Peruvian authorites capture Shining Path leader 0 replies

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Commissar MercZ

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29th January 2005

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#1 6 years ago

The Shining Path, or the Communist Party of Peru - Shining Path (Partido Comunista del Peru - Sendero Luminoso) was a radical Maoist organization operating in Peru, which reached the peak of its activities during the 1980s as it began to capture and control much of the impoverished countryside, as the country began to emerge from decades of military rule into a 'democratic' government. Previous guerrilla groups had already existed to add to the tensions. The party originated from a split from the Peruvian Communist Party, declaring that the party had strayed from its roots. As it became active it began a long war with the government, which took a familiar shape of violence against people perpetrated by state authorities and the rebels. The war was very violent leading into the early 1990s, with some tens of thousands believed to have died in fighting between the government and rebels.

In 1991, the leader and ideologue of Shining Path, Abimael Guzmán (known by his norm de guerre "Chairman Gonzalo") was captured by Peruvian government authorities early in the term of Alberto Fujimori, a heavyhanded strongman. For the rest of the 1990s the government engaged in a 'dirty war' of sorts against the group (along with the MRTA), and along with controversial economic reforms, caused Fujimori's to be removed from power and ultimately in jail, where coincidentally he ended up being in the same cell block as Chairman Gonzalo. During the 1990s the group began to turn increasingly to drug trafficking as it lost control of territories it had 'liberated'.

The group has been going downhill for sometime now, though it has been active in some quarters. Like FARC in Colombia though, it has suffered from increasing police response to its activities, and along with cooperation with the United States under the pretext of the War on Drugs, the group has suffered one loss after another. The capture of the current leader came as the government engaged in raids on many of the suspected camps. The group itself is rather small now, a shadow of its former power, and this current raid has probably sent the last blow to it.

BBC News - Peru Shining Path leader Comrade Artemio captured

Peru Shining Path leader Comrade Artemio captured

The leader of the remnants of Peru's once-powerful Shining Path rebel group has been captured, government officials have announced.

The guerrilla leader known as "Comrade Artemio" was found badly wounded after a clash with troops in a remote jungle region, the defence minister said.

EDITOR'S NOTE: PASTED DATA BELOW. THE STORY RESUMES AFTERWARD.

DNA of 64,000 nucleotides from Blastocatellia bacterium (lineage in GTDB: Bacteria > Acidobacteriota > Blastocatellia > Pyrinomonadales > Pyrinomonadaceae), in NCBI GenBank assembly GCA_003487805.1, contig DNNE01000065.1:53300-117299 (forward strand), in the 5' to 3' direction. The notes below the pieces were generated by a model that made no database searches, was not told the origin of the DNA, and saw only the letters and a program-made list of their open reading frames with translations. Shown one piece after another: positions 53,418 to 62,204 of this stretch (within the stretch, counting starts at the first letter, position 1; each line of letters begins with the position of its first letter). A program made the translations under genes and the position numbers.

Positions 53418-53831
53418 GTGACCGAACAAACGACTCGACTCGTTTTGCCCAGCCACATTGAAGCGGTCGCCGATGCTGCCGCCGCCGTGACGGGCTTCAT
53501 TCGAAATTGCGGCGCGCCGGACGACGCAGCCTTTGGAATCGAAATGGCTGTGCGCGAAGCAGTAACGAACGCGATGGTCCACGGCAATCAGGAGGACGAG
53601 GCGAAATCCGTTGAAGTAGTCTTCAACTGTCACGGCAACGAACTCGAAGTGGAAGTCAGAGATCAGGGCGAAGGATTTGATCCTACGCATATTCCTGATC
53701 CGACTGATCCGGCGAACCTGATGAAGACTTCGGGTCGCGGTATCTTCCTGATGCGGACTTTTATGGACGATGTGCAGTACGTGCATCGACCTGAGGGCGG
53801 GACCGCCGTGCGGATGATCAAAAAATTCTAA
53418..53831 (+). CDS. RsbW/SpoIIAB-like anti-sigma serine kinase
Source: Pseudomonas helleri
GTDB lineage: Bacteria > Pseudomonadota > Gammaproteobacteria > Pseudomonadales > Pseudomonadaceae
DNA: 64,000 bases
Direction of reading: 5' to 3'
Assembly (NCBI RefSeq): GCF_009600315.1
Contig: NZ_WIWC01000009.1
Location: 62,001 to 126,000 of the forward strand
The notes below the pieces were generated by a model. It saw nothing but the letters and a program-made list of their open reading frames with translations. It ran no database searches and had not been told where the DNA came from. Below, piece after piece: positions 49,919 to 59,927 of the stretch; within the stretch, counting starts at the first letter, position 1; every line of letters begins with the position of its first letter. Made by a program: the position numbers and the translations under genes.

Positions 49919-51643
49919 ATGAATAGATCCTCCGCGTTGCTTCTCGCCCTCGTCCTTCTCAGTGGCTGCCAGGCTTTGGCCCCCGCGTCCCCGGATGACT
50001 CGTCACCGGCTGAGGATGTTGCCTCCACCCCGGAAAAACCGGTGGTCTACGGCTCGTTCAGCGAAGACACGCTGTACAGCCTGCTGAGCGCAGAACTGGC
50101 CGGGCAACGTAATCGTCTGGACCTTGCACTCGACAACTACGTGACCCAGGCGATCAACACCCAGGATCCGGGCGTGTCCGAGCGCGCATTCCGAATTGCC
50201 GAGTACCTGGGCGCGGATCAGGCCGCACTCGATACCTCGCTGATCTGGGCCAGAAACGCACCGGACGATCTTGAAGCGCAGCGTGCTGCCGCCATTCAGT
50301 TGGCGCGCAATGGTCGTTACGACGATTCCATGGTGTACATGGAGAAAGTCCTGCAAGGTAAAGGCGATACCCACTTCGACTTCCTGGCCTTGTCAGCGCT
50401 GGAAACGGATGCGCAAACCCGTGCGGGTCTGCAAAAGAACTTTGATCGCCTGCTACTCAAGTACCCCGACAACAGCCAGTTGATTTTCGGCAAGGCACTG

The Maoist Shining Path movement posed a major challenge to the Peruvian state in the 1980s and early 90s.

But it is now reduced to small bands involved in drug trafficking.

'Mission accomplished'

President Ollanta Humala said the capture of Artemio marked the defeat of the Shining Path in the Alto Huallaga valley - a centre of cocaine production.

"In the name of the police and the army we can say to the country: mission acomplished," Mr Humala said during a visit to the units involved.

Mr Humala added that he would now step up the fight against the other remaining band of Shining Path rebels in the Ene-Apurimac valley.

Initial reports said Artemio - whose real name is Florindo Eleuterio Flores - was dead.

But Defence Minister Alberto Otarola said he had been found alive but badly wounded.

"He has practically lost his right arm and he is being given medical attention," Mr Otarola said.

Some Peruvian media reports suggested Artemio may have been betrayed or abandoned by his fellow guerrillas.

He has been flown to the capital Lima for questioning and further medical treatment.

Last December Artemio admitted to reporters that the Shining Path had been defeated, and said the remaining rebels were ready to negotiate with the government. 'People's War'

An estimated 70,000 Peruvians died in the conflict between the Shining Path and government forces, which peaked in the 1980s and early 90s.

Inspired by Maoism, the rebels tried to lead a "People's War" to overthrow what they called "bourgeois democracy" and establish a Communist state.

But the movement lost force after the capture of its founder and leader Abimael Guzman in 1992.

The remnants of the Shining Path have fought on in the Alto Huallaga and Ene-Apurimac valleys - two remote jungle regions dominated by the cocaine trade.

The capture of Artemio is the first major blow to the rebels since President Humala took office last July.

Mr Humala fought against the guerrillas as an army officer in the 1990s.